Skiing, Snowboarders & Ski Apres
There’s one benefit to winter and cold weather – ski resorts in the Northern Hemisphere are open all over the world.
This is fun in the sun of a different kind, of cruising (or blasting) down runs on skis or a snowboard, of cramming into warm “huts” for lunch and the all-important post-slopes party knows as ski apres.
Out here in California and throughout Western North America, the ski resorts are already off to a great start. Late November and early December storms that have soaked the cities have dumped snow on the mountains, as much as a food in Mammoth Mountain.
Southern California mountains – Big Bear and Wrightwood – are adding to that snowpack with man-made snow.
As a kid, I always enjoyed going to the Great Smoky mountains in East Tennessee. We would pack sleds in the car and go with a few neighborhood friends and slide down hills off the side of the road.
One neighbor (Connie, that’s you!) was so reckless it was not uncommon of her to wipe not only only us, but anyone else in her vicinity. One time, she did not slow down and wound up in a creek!
Years later, I became a fan of skiing. This happened when on a work ski trip to Mammoth when I was with a PR agency. Several people were really good skiers and since I had just started at that company I did not want to admit I did not know how to ski.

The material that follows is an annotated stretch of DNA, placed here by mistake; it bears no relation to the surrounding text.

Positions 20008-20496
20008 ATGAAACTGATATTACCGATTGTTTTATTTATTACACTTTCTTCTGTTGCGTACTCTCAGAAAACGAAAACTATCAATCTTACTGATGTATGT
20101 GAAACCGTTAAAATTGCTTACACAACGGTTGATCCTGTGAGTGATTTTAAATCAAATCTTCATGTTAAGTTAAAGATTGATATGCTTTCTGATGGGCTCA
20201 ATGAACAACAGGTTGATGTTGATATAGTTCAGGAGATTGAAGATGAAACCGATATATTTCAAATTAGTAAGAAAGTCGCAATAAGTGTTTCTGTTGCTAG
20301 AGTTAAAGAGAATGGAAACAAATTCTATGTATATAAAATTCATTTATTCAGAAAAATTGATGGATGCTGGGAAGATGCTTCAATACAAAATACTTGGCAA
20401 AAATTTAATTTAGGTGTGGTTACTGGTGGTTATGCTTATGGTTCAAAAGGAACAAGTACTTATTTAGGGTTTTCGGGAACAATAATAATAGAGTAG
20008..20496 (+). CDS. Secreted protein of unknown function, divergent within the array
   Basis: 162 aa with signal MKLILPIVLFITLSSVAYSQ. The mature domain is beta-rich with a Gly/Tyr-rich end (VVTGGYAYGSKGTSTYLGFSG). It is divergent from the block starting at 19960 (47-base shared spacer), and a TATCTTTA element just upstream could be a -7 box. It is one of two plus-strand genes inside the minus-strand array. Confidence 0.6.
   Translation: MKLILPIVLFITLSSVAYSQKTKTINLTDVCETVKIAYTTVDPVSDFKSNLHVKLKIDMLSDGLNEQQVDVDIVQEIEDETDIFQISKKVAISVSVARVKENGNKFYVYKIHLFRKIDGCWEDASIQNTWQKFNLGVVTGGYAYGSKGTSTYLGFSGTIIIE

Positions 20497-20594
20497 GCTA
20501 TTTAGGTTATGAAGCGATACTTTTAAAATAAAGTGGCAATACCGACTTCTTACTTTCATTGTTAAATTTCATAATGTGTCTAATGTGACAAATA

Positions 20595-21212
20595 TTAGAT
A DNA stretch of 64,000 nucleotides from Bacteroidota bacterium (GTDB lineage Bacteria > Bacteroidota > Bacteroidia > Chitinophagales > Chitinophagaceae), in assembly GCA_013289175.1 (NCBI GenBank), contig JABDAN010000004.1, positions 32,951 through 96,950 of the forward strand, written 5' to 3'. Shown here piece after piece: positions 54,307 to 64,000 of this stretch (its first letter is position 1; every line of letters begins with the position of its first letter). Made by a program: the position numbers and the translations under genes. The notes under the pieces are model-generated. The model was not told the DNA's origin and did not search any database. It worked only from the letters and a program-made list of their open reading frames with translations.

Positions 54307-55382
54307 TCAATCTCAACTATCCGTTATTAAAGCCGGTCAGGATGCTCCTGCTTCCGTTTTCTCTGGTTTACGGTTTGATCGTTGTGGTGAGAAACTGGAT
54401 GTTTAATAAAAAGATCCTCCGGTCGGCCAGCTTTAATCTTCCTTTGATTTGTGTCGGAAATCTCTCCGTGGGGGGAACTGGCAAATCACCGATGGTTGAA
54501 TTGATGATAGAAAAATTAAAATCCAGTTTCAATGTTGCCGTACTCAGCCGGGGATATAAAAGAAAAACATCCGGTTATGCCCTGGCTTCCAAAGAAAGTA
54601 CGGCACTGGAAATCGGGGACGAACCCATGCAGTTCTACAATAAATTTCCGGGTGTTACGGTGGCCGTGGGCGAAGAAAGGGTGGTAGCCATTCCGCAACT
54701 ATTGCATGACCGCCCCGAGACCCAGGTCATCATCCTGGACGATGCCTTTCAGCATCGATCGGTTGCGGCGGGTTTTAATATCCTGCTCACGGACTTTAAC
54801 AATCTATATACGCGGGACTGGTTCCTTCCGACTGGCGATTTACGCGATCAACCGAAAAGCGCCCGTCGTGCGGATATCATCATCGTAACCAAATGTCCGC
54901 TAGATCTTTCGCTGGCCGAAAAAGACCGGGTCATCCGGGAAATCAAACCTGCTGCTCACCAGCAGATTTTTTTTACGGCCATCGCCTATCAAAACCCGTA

I just kept to myself the first day and tried to learn on my own. I was terrible, of course, mainly because I could not figure out how to stop. I just crashed in the snow. That evening someone gave me a great tip. “Stick out your butt,” he said.
I tried it, this worked great and today I consider myself a self-taught intermediate skier. Don’t get me near any moguls, tho.
One thing I don’t like about skiing are all the snowboarders, which are over running North American ski resorts. No matter their level, they all think they are Shawn White and blast down the hills with no regard to anyone else on the runs (kind of the modern-day version of Connie on a sled). They wipe out in the middle of the run – always right in front of me – and then sit there for several minutes, causing other snowboarders and skies to make sudden maneuvers to avoid them.
But as long as I make it to the bar for ski apres, I’m okay.